Flexible thermoelectrics: from silver chalcogenides to full-inorganic devices†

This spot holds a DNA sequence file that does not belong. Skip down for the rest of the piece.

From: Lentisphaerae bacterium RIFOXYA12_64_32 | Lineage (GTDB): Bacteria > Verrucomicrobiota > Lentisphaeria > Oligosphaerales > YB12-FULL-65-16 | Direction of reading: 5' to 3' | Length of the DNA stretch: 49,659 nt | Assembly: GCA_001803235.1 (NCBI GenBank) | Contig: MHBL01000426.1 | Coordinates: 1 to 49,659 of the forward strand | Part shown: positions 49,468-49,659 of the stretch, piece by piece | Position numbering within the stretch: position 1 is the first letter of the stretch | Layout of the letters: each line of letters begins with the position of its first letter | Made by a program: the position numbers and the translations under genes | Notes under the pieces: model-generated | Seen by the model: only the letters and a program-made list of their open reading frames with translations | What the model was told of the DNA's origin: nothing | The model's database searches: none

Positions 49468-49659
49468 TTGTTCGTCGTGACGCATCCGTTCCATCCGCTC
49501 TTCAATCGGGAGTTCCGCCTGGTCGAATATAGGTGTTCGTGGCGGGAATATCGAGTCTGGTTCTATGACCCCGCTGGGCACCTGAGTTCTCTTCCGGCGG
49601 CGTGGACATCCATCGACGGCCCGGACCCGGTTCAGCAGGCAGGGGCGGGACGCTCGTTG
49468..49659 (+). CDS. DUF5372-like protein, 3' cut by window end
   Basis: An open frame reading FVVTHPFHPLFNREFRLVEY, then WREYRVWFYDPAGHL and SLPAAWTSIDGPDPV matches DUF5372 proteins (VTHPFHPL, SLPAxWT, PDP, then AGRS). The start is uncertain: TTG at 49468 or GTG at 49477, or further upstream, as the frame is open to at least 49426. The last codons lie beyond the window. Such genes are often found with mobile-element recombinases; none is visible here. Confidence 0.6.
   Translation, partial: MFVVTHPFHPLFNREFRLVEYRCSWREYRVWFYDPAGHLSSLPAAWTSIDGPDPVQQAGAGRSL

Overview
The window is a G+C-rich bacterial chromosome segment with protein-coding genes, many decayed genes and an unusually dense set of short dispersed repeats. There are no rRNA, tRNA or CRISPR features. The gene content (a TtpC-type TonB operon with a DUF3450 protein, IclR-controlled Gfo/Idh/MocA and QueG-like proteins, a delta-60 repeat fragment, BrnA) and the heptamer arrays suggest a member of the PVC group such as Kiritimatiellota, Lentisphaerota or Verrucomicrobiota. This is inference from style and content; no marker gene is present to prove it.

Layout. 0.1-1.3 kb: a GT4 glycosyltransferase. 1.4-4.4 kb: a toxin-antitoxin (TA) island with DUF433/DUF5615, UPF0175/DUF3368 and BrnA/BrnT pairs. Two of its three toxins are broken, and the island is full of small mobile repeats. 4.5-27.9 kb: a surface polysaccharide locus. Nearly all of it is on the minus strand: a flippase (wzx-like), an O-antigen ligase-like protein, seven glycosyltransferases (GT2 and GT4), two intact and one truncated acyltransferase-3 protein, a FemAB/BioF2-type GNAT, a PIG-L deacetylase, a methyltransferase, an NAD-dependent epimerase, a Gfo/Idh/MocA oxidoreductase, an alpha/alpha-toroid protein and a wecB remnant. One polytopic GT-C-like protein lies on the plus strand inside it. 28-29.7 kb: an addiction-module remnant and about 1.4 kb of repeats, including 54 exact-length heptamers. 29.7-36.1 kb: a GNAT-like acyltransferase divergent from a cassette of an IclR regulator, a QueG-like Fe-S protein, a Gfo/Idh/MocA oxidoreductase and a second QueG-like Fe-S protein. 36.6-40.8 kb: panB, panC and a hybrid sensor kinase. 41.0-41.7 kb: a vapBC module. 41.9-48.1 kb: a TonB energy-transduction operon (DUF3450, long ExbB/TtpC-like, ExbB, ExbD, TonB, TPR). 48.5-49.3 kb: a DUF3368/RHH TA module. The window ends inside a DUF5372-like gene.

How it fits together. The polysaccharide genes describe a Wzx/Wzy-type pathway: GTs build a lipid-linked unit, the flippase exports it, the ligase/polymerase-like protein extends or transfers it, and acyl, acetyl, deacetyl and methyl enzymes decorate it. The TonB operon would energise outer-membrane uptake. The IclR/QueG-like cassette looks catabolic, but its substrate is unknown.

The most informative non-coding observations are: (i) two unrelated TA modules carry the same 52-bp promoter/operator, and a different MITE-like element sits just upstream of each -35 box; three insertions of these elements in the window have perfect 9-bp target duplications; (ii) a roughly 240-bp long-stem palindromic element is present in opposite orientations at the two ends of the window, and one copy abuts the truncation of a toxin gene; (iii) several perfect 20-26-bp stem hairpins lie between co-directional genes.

Flexible thermoelectrics is a synergy of flexible electronics and thermoelectric energy conversion. To date, state-of-the-art thermoelectrics is based on inorganic semiconductors that afford high electron mobility but lack in mechanical flexibility. By contrast, organic materials are amply flexible but low in electrical mobility and power output; the inorganic–organic hybrid design is a viable material-level option but has critical device-level issues for practical application. Here, we reported high intrinsic flexibility and state-of-the-art figures of merit (up to 0.44 at 300 K and 0.63 at 450 K) in Ag2S-based inorganic materials, opening a new avenue of flexible thermoelectrics. In the flexible full-inorganic devices made of such Ag2S-based materials, high electrical mobility yielded a normalized maximum power density up to 0.08 W m−1 under a temperature difference of 20 K near room temperature, orders of magnitude higher than organic devices and organic–inorganic hybrid devices. These results promised an emerging paradigm and market of wearable thermoelectrics.